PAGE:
As the tent city Occupation outside St Paul’s, supported by sister occupations at Finsbury Square and the Bank of Ideas, approaches its 100th day, it’s time to celebrate its achievements.
The Occupation has defied countless predictions of its demise, enabling thousands of people to manifest a collective will and powerful determination to challenge the existing order of things at many levels.
The state with its many arms has acted against those who, inspired by Occupy Wall Street in New York and other global occupations – in particular in Cairo’s Tahrir Square and Madrid’s Sol Square - headed to the City of London’s Paternoster Square on October 15, 2011.
When the original intention to occupy Paternoster Square, where the London stock exchange is located, was thwarted by the laws of private property, the Occupation was forced on to the space outside St Paul’s Cathedral. The then canon, Rev Giles Fraser told the police to leave and gave the occupation permission to remain on the church’s property. Under pressure from the St Paul’s hierarchy, Fraser resigned his post.
Undaunted, St Paul’s activists have confronted the City of London police; the legal system which defends private property; misleading reportage by the London Evening Standard and Daily Mail in particular; hostility from sections of the Church of England hierarchy; and last but not least the antithesis of democracy in the shape of the City of London Corporation, which won its court action against the Occupation last week.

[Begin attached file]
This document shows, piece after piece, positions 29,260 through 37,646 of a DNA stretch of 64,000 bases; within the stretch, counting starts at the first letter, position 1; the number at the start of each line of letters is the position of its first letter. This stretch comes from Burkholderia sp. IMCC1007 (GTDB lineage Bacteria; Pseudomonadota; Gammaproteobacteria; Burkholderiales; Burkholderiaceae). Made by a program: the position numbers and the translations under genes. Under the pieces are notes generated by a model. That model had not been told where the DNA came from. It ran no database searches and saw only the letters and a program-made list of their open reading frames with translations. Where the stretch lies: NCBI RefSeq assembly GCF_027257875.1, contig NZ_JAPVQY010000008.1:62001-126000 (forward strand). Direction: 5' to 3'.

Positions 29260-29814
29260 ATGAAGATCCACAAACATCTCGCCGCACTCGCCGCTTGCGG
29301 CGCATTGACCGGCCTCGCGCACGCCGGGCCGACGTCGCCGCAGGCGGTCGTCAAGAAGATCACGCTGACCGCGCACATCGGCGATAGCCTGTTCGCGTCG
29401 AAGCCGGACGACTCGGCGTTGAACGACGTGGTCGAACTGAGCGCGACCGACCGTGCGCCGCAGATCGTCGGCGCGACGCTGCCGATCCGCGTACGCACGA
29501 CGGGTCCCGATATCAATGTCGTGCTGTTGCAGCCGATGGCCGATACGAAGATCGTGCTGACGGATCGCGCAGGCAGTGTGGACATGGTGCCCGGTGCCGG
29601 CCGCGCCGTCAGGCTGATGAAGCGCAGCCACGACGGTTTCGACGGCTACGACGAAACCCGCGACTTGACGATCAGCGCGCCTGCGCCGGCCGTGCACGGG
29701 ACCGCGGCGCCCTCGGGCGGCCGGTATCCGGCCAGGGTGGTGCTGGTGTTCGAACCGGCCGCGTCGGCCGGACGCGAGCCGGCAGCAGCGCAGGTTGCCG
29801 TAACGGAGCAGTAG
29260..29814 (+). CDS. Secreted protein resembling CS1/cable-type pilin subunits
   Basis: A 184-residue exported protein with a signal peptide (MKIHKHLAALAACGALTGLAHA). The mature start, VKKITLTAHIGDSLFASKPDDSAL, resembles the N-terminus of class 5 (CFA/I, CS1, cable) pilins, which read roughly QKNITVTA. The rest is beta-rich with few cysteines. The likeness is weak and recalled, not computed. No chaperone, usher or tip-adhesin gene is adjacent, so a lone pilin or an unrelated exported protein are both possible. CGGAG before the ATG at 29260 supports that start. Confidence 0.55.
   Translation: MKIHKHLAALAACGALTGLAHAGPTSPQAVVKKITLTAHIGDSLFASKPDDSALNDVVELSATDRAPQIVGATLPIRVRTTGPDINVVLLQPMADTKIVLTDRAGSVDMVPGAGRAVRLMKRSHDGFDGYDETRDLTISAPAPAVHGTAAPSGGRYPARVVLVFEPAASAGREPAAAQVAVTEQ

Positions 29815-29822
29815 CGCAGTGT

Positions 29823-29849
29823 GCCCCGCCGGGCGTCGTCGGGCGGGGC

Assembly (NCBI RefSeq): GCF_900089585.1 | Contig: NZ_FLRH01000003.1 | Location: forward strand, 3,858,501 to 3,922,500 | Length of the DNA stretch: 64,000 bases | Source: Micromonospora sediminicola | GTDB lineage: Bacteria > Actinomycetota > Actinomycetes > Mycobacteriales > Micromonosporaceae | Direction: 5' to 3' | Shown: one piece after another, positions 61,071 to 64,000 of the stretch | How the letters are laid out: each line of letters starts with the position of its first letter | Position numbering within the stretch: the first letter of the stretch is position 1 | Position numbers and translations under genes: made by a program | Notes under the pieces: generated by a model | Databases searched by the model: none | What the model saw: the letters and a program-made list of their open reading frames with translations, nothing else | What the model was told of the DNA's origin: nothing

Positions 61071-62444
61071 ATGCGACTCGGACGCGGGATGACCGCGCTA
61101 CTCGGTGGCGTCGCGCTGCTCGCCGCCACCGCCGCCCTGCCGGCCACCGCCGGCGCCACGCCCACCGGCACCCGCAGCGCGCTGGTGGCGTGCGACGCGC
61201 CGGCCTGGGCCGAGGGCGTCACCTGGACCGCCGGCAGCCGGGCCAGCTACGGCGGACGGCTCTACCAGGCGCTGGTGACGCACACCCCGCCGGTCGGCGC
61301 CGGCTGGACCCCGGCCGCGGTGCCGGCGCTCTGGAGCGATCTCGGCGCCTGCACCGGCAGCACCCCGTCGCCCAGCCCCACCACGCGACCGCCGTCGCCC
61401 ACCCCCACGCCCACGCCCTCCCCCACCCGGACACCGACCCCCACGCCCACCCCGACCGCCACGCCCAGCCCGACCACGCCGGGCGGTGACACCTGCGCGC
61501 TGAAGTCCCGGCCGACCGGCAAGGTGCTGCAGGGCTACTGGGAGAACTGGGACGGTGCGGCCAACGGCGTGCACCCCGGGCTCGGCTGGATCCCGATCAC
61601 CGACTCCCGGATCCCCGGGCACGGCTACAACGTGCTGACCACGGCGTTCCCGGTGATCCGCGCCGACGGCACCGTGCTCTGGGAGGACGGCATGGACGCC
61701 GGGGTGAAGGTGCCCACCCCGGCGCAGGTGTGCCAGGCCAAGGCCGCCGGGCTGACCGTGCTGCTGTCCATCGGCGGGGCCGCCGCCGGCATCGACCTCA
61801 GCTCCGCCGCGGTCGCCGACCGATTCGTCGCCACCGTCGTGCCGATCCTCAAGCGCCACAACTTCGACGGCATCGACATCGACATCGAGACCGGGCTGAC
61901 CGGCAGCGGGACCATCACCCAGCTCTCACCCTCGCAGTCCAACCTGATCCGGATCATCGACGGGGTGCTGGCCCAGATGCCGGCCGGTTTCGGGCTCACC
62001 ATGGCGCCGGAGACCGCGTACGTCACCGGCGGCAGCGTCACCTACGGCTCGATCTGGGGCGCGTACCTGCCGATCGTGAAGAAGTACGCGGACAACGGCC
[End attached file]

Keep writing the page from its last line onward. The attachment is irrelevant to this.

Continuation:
The Occupation has had to deal with the welfare problems that are rampant in society at large: ill health, substance abuse, mental instability, and homelessness. Many at St Paul’s courageously decided to try to help those suffering from these problems as best they could, a heavy task which at times threatened to overwhelm the action.
The greatest achievement of the Occupy movement is its struggle to liberate and colonise physical space – a highly political question in a London where public property has virtually vanished under the impact of corporate assimilation of the commons. Countless thousands who have walked past Tent City or had contact through other means have seen their preconceptions melt away when they have spoken directly to the occupiers or sat in on discussions. Inspired by the Occupation and the daily general assemblies and offshoot working groups and talks and discussions at Tent City University, the movement has built up a massive “virtual” presence. The Occupy website, its many Facebook and Twitter platforms are only the tip of an internet iceberg.
The publication of a hard copy and online newspaper, The Occupation Times, has formed a record of what has happened. The current edition includes a crucial discussion under the heading of “Revolution or Reform”. The working group offshoots have involved people from the Occupation itself as well as countless others who have take part in debates. These continue to function to develop concepts to take the movement forward.
Inspired by the US and Spanish occupations, the form of organisation has put into practice concepts of consensus democracy and “leaderlessness”. There have been many problems and criticisms associated with organising in this way. But these remain secondary to the undoubted need to find a really 21st century way of unleashing the democratic energies of those who have been hitherto excluded from decision-making processes.
The Occupation is a physical and mental learning process for all those who seek to change society. It has embodied and embraced a huge range of ideological tendencies. A World to Win has participated, with others, in raising the crucial questions of the need to transcend the cruelly limited and restrictive nature of capitalist democracy and the profit-driven economy which is in such turmoil and crisis. Facilitating these kinds of debates is one of the Occupation’s key achievements.
A World to Win secretary